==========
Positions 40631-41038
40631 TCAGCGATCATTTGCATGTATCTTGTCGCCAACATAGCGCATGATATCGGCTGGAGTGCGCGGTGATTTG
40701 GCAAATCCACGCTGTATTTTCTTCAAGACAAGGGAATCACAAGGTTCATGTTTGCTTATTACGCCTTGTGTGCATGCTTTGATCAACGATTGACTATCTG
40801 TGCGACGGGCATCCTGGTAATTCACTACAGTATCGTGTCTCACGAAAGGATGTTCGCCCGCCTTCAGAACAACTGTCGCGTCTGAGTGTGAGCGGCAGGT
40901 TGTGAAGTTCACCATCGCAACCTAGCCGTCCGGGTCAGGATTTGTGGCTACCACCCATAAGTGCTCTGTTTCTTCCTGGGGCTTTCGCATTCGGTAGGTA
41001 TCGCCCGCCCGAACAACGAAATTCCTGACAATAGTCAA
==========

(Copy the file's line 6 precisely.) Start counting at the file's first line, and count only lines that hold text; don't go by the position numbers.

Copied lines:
41001 TCGCCCGCCCGAACAACGAAATTCCTGACAATAGTCAA